Twenty years removed from his own graduation from Lexington High, Kurt von Stetten has found himself in the company of MTV's pregnant high-schoolers – and it’s an association he’s calling a “total win.”
An indie artist living in Arlington, von Stetten has been making music for a while now (in addition to his photography and work for a national nonprofit) and twice this month has had his songs featured on MTV’s “16 and Pregnant.”
On May 8, “Pangea,” a song off von Stetten’s 2010 album Pyramid, was featured in an episode called “Hope.” And last night, May 22, a song we can’t name here without going all "expletive deleted," but which you can check out on MTV’s website, was featured in an episode called “Devon.”
According to his bio on StaticMotor.com, "BMX flatlanding photog Kurt von Stetten is the drummer for The Longwalls, the former front man of the Drama Queens, and a black belt brewer of some of the tastiest homemade indie rock to ever tickle your palette."
This week, Lexington Patch caught up with the self-described "DIY indie pop wunderkind" to talk about his music, why "16 and Pregnant" isn't selling out and Lexington as a launching pad for artists.
LP: This was your second song featured on MTV's 16 and Pregnant recently. What was your reaction when they came calling?
KVS: I was very pleased! From my perspective it was a total win. Making music is something that I have been immersed in year in and year out -- and for a long time without any money coming in from it -- and now someone wants to use something that I have made on a show that is viewed by lots of people! I just hope it leads to more opportunity and exposure.
LP: You joked on twitter yesterday about your followers telling you how much you've sold out. Do you feel like having your songs on 16 and Pregnant is selling out? Do you think selling out is more about the art you make or where it ends up?
KVS: No, I do not really see it as selling out. I haven't made a dime from my music so I would have a long way to go to sell out. I think that selling out is really perspective -- if it makes you really uncomfortable and you still go along with it for financial gain -- then maybe I would call it selling out. But I am not 21 any more, I am making music for myself and don't spend a lot of time thinking about what my one fan thinks of me!
LP: Can you talk just a little about the two songs featured on 16 and Pregnant?
KVS: I think what is most interesting about these two songs is that they sound so different from how they started. I write some songs over and over again and they go through many changes, in tempo and structure, and I am never quite sure that the version that I settle on is the best. In both these cases I think I made the right choice. Also these songs represent a couple firsts that are important to me: "Pangaea" is the first song I wrote with a good cello part and "P*ssy" is the first song that wrote where I actually liked the backing vocals.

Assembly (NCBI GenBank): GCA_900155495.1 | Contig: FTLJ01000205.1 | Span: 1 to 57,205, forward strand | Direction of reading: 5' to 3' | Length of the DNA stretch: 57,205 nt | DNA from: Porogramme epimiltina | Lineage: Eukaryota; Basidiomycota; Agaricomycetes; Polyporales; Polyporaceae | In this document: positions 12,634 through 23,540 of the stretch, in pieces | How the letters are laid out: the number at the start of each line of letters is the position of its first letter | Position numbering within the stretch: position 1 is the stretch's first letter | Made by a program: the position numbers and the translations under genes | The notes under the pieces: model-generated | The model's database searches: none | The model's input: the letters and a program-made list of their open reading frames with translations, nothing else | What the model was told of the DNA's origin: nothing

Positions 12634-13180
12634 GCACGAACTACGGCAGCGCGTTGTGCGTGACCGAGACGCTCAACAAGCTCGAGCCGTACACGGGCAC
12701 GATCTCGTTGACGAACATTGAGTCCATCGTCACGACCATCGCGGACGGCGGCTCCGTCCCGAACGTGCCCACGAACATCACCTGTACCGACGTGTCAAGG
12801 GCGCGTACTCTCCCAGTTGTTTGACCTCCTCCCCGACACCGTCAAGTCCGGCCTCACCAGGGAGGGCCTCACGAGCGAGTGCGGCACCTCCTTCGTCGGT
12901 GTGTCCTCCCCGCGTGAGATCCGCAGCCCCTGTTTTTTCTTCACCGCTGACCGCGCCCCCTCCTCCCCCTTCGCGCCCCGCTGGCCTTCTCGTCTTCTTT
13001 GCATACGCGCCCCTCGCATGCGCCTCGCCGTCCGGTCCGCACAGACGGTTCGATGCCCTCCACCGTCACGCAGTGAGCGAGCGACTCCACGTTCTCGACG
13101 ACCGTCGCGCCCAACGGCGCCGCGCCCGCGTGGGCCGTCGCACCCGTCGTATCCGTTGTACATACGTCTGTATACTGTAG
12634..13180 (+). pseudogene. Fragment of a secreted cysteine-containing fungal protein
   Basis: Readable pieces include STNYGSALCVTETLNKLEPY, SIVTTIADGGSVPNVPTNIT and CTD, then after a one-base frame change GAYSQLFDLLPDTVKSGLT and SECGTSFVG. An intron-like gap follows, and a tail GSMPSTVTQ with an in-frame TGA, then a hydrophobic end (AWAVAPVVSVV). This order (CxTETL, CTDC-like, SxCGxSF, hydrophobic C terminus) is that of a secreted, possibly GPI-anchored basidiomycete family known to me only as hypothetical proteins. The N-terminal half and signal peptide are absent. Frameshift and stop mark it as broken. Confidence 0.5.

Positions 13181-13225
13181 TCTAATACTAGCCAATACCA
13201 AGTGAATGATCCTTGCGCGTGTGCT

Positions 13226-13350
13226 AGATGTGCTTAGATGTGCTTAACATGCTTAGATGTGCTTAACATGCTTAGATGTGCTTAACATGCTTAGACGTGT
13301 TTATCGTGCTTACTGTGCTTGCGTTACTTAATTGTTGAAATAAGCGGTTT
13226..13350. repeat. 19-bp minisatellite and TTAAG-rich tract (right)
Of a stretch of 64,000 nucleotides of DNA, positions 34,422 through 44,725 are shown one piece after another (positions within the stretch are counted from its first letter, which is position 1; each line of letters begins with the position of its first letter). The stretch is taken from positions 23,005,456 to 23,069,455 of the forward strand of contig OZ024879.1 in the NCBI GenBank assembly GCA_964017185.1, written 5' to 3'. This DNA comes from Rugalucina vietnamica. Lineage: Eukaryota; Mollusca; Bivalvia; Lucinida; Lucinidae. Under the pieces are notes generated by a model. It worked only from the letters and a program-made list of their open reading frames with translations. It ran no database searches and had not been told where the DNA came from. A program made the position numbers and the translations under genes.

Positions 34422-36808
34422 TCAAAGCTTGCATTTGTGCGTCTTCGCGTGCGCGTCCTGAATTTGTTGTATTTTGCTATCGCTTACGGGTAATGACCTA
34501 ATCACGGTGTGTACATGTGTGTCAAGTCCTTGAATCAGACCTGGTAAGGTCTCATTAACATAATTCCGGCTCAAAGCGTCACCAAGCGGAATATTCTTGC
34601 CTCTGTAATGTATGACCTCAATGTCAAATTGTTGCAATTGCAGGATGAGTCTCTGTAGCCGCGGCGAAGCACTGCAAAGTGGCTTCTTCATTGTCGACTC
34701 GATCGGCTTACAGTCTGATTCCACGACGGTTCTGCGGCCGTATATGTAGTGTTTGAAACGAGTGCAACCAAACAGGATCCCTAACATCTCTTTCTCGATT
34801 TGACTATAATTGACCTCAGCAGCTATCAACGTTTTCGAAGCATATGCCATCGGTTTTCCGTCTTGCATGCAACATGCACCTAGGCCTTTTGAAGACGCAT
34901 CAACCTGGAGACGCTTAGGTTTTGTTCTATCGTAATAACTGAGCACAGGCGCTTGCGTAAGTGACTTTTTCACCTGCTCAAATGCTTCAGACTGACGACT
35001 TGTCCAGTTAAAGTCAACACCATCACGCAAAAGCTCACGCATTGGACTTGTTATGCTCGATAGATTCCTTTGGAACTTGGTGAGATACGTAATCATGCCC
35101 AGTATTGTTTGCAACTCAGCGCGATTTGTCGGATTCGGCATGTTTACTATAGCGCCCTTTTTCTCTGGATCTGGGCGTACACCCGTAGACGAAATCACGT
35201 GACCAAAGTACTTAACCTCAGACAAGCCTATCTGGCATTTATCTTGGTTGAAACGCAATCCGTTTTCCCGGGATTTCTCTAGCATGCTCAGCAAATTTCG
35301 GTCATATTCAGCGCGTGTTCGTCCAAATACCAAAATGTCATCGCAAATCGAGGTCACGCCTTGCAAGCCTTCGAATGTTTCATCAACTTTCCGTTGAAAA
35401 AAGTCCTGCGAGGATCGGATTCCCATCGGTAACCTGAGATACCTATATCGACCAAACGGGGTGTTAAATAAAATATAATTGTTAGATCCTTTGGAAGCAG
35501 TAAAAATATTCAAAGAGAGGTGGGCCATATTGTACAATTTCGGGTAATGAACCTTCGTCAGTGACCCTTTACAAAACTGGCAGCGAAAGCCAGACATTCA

LP: Just about everywhere I've seen you mentioned online, your name is prefaced with some iteration of "DIY Indie Pop." Can you describe what that means?
KVS: I think what this really means is that I try to do everything myself for all of my albums. I write, play, and record all of the music that I release. I also design and produce the physical product myself. For example, my last record was released on 10" vinyl with album covers that I designed and printed. It is really hard for me not to want to be involved in every aspect of the record making process- it is part of the fun to do everything.
LP: I read somewhere that you likened BMX biking to making music, and that you're also a photographer. Do you see similarities between making a photograph and making a record?
KVS: I do see some similarities. Art or music always starts with the same problem- you have to make something out of nothing. You have to find out what you are interested in and then you have to find the form for that idea. In my case I make a ton of songs or photographs and then I edit them down to figure out what I like- and a lot of times I will turn to photography to work out the ideas that I cannot work out in music.
LP: Did growing up in Lexington at all inform your point of view as an artist?
LVS: Unbelievably so, yes. I really loved growing up in Lexington. I never would have been able to be as weird and stupid as I was as a young man in Lexington. Lexington is an awful Christmas sweater that is ugly and smells like "new car," but it is thick and can insulate you from the very real concerns of the world- it is a perfect environment for artists!
LP: It seems like, for an affluent suburban town of around 30,000, Lexington has produced quite a few talented "alternative" artists. Is there something in the water?
KVS: As I was saying before, Lexington is an amazing place for artistic children. I still am amazed by it today. Say what you want about it, but this town fosters a belief that what ever you want to pursue is legitimate and has meaning.
Current City: Arlington
Education: Lexington High, Class of '92; BFA Maine College of Art '96 and MFA Mass College of Art 2001
Occupation: I work for a national nonprofit that provides education and job training opportunities for youth. I also do freelance photography work.
For more from Kurt von Stetten, including videos, check out his blog on StaticMotor.com.